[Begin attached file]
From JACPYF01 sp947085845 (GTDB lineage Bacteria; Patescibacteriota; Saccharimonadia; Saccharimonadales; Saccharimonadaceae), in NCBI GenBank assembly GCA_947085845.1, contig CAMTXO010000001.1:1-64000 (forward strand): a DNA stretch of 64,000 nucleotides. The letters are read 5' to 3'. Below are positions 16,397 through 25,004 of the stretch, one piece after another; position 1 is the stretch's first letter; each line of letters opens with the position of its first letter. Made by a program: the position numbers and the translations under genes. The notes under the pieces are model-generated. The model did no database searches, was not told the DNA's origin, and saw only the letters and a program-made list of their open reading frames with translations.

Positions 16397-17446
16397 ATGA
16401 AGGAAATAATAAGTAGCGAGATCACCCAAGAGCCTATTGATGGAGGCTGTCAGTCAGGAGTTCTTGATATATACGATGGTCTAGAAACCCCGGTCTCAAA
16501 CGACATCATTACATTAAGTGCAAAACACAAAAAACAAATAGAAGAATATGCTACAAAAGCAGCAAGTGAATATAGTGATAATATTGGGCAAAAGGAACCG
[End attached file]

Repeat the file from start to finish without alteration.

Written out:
From JACPYF01 sp947085845 (GTDB lineage Bacteria; Patescibacteriota; Saccharimonadia; Saccharimonadales; Saccharimonadaceae), in NCBI GenBank assembly GCA_947085845.1, contig CAMTXO010000001.1:1-64000 (forward strand): a DNA stretch of 64,000 nucleotides. The letters are read 5' to 3'. Below are positions 16,397 through 25,004 of the stretch, one piece after another; position 1 is the stretch's first letter; each line of letters opens with the position of its first letter. Made by a program: the position numbers and the translations under genes. The notes under the pieces are model-generated. The model did no database searches, was not told the DNA's origin, and saw only the letters and a program-made list of their open reading frames with translations.

Positions 16397-17446
16397 ATGA
16401 AGGAAATAATAAGTAGCGAGATCACCCAAGAGCCTATTGATGGAGGCTGTCAGTCAGGAGTTCTTGATATATACGATGGTCTAGAAACCCCGGTCTCAAA
16501 CGACATCATTACATTAAGTGCAAAACACAAAAAACAAATAGAAGAATATGCTACAAAAGCAGCAAGTGAATATAGTGATAATATTGGGCAAAAGGAACCG